Thursday, November 8, 2012

Are you afraid of making a mistake?

Mistakes happen right? Well if you are the kind of person that can shutter at the thought of making a mistake, then you are afraid of making a mistake. The fear of making a mistake is actually a bigger issue than fear. It is the pervasisve, yet concealed, feeling of shame. Shame produces such beliefs as "I am bad" or "There is something wrong with me."  In this way, a mistake is not just a mistake. It is a horrible and painful experience which needs to be avoided at all cost. In other words it is not, "Oops, I made a mistake," it is the internalized belief that "I am a mistake."

Where does the fear of making a mistake originate?

You may have had experiences in your life such as in your childhood, in which you were scolded or shamed for making a mistake. A parent, sibling or teacher may have said things like, "How could you do that? "You are so stupid," or "What were you thinking?" "Shame on you." Shame is also the result of being called names or from being blamed by others. "I didn't do it, she did." "It is all her fault." 

The fear of making a mistake can also be a birth issue. For example, if you were an unplanned pregnancy or born of young or unwed parents, you may have been born with shame. You may have internalized the belief that "I am a mistake." If your parents hoped for the opposite gender, you may have believed that "I am a disappointment." These two beliefs have long term detrimental effects. For example, the person who believes that they are a mistake can have difficulty admitting to making a mistake, or apologizing. In doing so, it feels as if they are admitting to being a mistake.  The person who believes that they are a disappointment to their parents, will continue to feel that they disappoint others. In other words, if you feel like a mistake, you are likely to make mistakes. If you feel like a disappointment , you are likely to disappoint others.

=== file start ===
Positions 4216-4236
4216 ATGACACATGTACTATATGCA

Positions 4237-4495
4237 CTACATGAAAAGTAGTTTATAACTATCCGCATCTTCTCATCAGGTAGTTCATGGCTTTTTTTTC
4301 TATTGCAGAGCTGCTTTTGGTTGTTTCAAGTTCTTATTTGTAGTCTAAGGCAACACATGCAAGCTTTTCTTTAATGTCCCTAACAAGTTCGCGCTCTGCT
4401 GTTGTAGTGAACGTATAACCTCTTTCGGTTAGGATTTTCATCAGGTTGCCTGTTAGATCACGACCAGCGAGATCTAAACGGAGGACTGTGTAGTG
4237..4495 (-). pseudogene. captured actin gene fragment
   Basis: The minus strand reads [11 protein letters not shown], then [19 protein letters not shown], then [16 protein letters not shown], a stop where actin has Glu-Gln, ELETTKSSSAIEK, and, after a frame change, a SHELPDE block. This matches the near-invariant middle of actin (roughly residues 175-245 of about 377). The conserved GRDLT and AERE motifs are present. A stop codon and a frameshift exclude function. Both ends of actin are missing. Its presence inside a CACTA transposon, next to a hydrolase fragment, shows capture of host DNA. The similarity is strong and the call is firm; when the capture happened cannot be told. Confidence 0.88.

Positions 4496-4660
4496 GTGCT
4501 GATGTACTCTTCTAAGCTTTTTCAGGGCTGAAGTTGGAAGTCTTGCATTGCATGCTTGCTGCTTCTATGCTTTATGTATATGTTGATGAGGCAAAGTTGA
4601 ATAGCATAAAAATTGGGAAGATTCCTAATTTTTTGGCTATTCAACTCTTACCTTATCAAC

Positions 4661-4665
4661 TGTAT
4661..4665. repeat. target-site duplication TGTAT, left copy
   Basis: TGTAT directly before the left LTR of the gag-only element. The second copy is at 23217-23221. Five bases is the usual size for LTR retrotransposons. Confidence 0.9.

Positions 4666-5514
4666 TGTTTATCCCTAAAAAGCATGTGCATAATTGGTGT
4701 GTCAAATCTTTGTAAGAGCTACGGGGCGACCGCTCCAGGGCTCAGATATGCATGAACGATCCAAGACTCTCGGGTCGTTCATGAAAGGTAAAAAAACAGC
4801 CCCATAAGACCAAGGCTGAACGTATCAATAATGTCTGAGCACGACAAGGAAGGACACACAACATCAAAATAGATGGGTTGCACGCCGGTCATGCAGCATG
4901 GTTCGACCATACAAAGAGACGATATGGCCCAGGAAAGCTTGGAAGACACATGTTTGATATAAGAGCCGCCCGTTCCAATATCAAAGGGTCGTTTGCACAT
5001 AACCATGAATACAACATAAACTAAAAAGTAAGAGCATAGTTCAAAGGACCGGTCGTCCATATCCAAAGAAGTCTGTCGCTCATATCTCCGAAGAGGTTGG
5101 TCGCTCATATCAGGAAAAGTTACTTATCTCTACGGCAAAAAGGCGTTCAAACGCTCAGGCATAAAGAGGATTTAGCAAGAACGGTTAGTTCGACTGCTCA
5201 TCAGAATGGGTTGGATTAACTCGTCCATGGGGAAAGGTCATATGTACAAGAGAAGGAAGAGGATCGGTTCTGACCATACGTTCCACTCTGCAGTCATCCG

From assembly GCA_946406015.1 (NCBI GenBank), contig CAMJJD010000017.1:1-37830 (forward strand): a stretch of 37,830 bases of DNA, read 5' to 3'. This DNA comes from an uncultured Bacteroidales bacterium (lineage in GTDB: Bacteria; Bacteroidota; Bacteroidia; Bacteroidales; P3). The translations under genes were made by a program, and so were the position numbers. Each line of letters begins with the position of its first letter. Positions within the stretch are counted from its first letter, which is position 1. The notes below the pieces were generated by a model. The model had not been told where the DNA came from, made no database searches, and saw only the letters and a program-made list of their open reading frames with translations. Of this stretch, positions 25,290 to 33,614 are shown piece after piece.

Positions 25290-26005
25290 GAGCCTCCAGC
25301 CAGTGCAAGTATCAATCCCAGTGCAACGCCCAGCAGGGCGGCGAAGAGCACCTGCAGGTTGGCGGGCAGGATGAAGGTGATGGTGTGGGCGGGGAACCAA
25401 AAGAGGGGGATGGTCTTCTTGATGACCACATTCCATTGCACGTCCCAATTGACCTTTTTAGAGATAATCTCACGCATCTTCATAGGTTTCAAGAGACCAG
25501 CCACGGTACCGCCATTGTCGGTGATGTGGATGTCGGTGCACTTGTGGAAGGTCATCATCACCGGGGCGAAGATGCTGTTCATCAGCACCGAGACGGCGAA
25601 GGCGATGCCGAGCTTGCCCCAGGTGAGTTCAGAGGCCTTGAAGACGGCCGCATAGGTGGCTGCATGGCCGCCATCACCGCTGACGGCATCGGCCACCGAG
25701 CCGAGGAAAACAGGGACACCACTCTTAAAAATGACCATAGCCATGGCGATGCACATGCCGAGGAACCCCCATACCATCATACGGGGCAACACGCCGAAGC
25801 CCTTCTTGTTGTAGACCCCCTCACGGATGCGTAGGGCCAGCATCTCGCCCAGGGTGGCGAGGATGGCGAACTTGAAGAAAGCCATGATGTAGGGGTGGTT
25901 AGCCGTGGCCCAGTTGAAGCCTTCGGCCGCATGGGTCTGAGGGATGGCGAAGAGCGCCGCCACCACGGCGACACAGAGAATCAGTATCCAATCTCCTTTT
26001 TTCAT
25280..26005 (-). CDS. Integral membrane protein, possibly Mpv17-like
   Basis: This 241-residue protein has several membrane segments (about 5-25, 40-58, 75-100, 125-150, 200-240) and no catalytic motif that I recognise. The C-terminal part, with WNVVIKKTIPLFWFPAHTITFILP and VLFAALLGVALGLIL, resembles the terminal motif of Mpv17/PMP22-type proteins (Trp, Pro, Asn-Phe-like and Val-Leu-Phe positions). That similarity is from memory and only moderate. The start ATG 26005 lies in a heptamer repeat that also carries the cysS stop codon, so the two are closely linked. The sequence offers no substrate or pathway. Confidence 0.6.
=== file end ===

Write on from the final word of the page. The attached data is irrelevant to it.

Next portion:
The fear of making a mistake can also be a karmic issue. For example if you experienced a past life in which you were blamed or persecuted for a crime you did or did not commit, you may carry forth into this lifetime the feeling of shame. "Shame on you for doing that." "It was your fault that people died."  

Regardless of how your fear of making a mistake originated, it is important to know that it can be healed. You deserve a life of peace and joy that comes from healing shame.  Most importantly do not run away from your fears of making a mistake, learn instead to say, "Oops, I made a mistake." In this way, you can begin to move forward with a love for yourself.

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